An Investigation of Dynamical Processes Influencing Sediment Transport and Morphological Change in Skagit Bay using an Unstructured Grid Coastal Ocean Model
MASSACHUSETTS UNIV DARTMOUTH SCHOOL FOR MARINE SCIENCE AND TECHNOLOGY
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In this work, we will employ a high-resolution coupled hydrodynamic-sediment model to examine the relative importance of the principal mechanisms controlling the morphodynamics of Skagit Bay. Using the measurements from the extensive observation program supported through the tidal flats DRI, we will examine the capability of a state of the art coastal ocean model, and determine what future extensions may be necessary for continued discovery in this field. Through extensive grid refinement efforts and available high-fidelity bathymetry, a better understanding of the mesh resolution required to resolve the critical processes will be gained. This will guide future application of this class of model. OBJECTIVES In this project, we will configure an advanced coupled hydrodynamic-sediment model for simulation of the circulation and sediment transport in Skagit Bay. The model will resolve the range of required scales from the open boundary in Puget Sound 50 km to the channel networks on the flats 10-100 m. The coupled model will be validated using available measurements to determine the capabilities and needs of such a system for this class of application. Grid convergence studies will be performed to determine the necessary mesh resolution required to resolve the dominant processes. We will employ the calibrated coupled model to evaluate the relative importance and influence of observed external forcing fluvial, tidal, wind, wind-wave and surface heating on sediment dynamics and morphological change of the inter-tidal region of Skagit Bay over a range of time scales from tidal to seasonal.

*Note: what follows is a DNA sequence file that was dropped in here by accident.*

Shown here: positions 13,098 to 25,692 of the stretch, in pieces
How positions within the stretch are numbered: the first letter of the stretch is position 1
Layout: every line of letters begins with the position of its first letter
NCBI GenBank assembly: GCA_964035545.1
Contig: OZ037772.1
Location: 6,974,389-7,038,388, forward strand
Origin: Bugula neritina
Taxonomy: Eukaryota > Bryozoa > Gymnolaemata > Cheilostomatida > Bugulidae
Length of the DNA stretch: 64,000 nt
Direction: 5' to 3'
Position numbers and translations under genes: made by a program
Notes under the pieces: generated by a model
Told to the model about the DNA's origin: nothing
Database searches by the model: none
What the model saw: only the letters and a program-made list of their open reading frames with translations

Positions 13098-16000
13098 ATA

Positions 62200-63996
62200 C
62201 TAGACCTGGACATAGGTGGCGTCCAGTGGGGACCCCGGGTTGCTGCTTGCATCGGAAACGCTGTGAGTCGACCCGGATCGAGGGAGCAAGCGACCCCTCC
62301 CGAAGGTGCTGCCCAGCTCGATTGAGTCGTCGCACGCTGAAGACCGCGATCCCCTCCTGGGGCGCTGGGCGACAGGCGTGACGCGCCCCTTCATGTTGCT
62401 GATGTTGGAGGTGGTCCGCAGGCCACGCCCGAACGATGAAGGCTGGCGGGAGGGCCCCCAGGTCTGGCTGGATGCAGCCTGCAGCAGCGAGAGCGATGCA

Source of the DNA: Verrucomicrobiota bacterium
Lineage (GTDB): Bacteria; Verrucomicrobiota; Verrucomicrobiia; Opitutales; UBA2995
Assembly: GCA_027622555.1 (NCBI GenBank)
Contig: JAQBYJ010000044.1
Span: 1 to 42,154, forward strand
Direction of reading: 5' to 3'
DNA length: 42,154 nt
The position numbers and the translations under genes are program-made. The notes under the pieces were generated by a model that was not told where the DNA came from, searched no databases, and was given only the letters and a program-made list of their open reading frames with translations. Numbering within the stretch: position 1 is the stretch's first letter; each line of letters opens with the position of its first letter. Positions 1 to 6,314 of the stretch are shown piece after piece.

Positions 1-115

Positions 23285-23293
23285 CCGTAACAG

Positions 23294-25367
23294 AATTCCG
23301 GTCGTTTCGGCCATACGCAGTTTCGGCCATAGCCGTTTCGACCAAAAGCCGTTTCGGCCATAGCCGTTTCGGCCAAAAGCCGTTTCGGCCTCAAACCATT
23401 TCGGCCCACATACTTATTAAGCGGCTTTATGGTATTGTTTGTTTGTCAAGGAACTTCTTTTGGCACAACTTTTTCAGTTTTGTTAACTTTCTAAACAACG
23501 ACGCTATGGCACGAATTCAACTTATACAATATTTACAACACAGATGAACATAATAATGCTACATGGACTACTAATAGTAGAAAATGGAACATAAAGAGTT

- Physical and Dynamic Oceanography
- Computer Programming and Software